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World Health Organization Drops Recommendation To Cap C-Sections


The World Health Organization (WHO) has long recommended that the global cesarean rate be no higher than 10-15%. According to the BBC, their new position states that “empirical evidence” is not sufficient to determine an “optimal percentage” for surgical births. The organization claims, “the optimum rate is unknown. What matters most is that all women who need Cesarean sections actually receive them.”

This is distressingly vague language: All WHO is really saying is that it’s hard to set a global “optimal” number. OK. Fair enough. (Maybe the optimal number is less than 10-15%?  It certainly could be for some populations.) But the interpretation of this statement is going to be far from neutral. Already a Fox News headline reads: “Pressure Off to Reduce Number of Cesarean Births.”

The WHO’s 10-15% cap was a strong tool for childbirth advocates fighting to lower the c-section rate and increase a woman’s chances of delivering vaginally. I completely agree that “all women who need” C-sections, get them.  And I wonder if this recommendation isn’t tied up with lack of emergency medical care in many parts of the developing world. In this country, I can’t imagine there is any woman not getting the c-section she needs. The national c-section rate is about 1 in 3 births. In some hospitals in New York, where I live, it’s closer to 1 in 2 births. Obesity has a big role in this, as recent studies have shown. But so does the over-use of induction of labor.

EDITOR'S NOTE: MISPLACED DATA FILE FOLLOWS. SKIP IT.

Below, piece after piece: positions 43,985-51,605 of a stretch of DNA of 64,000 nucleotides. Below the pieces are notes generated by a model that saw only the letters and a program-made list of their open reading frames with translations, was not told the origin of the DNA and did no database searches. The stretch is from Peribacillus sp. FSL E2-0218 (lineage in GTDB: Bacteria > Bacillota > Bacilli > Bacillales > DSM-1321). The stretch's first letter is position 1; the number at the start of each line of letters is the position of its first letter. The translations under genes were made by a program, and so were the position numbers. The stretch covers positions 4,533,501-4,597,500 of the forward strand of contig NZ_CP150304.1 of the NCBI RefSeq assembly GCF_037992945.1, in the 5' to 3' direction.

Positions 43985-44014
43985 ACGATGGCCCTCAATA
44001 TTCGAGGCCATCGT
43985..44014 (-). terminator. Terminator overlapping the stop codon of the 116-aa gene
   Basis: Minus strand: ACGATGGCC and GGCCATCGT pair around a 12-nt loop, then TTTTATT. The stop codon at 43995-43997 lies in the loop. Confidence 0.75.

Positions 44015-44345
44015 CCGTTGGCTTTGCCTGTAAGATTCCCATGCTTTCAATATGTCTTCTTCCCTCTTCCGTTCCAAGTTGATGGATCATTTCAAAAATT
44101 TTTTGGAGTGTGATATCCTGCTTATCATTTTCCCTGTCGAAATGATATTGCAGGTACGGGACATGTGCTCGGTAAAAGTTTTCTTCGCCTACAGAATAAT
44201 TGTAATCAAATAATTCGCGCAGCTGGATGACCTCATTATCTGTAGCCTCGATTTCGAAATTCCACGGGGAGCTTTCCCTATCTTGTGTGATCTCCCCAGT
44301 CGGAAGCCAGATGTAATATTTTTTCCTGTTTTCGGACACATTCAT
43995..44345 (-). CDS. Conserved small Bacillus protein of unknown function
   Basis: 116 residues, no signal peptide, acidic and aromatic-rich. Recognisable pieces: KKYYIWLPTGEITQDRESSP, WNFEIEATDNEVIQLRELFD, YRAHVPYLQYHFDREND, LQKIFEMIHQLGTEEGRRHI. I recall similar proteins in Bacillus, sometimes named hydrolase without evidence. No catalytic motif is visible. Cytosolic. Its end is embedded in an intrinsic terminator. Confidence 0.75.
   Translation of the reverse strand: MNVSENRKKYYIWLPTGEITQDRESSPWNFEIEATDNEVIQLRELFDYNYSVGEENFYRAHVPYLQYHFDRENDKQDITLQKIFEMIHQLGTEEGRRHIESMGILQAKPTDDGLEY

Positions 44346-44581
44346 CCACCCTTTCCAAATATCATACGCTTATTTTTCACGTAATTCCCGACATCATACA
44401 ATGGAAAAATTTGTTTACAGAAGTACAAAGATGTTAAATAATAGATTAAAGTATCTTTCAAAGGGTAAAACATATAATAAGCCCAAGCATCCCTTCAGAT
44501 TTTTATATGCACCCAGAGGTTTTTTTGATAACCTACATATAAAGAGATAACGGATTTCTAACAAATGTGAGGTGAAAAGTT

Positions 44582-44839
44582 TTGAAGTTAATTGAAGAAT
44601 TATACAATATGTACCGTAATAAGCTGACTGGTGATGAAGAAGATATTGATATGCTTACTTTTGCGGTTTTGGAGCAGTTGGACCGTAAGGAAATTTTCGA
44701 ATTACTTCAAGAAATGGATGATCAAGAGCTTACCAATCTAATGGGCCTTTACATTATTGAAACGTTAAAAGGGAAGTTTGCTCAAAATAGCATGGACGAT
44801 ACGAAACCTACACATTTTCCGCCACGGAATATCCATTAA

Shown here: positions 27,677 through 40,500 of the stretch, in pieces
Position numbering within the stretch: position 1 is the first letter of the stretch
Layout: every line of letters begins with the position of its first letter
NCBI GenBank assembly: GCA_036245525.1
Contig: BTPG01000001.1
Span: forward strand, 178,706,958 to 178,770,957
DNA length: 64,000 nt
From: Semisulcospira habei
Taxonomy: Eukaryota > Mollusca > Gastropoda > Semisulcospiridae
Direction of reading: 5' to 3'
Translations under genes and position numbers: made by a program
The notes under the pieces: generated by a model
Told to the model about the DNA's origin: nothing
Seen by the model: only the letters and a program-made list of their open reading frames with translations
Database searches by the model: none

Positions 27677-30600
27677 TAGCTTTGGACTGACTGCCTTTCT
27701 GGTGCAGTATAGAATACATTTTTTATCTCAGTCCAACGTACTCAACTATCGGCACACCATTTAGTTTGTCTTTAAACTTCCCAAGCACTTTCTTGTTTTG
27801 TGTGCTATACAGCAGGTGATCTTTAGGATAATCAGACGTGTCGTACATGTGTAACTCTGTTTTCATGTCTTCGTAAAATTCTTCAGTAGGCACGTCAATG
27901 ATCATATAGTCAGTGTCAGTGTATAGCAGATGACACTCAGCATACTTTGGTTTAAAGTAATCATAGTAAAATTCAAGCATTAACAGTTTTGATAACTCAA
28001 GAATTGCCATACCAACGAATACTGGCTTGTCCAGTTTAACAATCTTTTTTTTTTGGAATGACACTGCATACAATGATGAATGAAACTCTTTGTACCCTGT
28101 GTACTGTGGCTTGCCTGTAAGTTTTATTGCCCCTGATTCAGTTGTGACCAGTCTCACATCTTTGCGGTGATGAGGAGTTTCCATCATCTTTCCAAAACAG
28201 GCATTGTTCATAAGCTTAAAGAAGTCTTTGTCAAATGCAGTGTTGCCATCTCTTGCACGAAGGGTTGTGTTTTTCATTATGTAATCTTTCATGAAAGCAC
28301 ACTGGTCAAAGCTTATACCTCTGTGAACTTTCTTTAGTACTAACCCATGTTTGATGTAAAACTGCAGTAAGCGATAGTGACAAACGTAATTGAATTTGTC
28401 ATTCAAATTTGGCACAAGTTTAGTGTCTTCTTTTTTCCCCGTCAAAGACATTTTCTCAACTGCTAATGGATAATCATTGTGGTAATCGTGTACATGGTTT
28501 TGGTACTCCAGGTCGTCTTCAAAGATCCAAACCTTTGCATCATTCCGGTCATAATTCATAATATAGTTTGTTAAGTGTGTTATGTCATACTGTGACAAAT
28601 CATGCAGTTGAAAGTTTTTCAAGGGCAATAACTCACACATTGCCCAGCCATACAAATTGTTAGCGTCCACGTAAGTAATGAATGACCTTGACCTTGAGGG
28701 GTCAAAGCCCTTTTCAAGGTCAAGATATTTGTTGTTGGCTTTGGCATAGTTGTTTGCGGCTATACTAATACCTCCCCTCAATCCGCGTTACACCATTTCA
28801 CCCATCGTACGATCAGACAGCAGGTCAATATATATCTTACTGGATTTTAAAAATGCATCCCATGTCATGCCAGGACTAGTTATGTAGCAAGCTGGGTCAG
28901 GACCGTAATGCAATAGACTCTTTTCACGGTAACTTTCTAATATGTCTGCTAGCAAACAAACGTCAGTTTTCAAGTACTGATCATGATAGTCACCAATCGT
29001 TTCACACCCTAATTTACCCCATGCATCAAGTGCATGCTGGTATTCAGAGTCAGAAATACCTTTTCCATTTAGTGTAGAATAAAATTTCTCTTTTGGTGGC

Taking “the pressure off to reduce” surgical births, means the pressure will be also be off to increase support for non-surgical births. In many parts of America, hospitals are not set up to accommodate unmedicated labor; tubs aren’t available, labor support is not provided, doctors tend to only be there for the pushing phase, nurses are neither trained nor available for assisting with massage, breath work, reassurance, gravity-friendly positions. This is not true for all regions, the Pacific Northwest has proven quite progressive on this front.

Women who are interested in trying for a “natural birth” are sometimes mocked for how wholeheartedly they embrace and work towards this goal. But from what I see going on around me in NYC, it does take some work to stake claim to this right. It might mean spending a lot of money on a doula, or making a big effort to learn all the kinds of drug-free coping strategies for labor.

The WHO change of policy comes via their Monitoring Emergency Obstetric Care handbook. I wonder what it says in their Supporting Normal Vaginal Birth handbook? Oh wait, there isn’t one.

Photo: Lars Plougmann/Flickr

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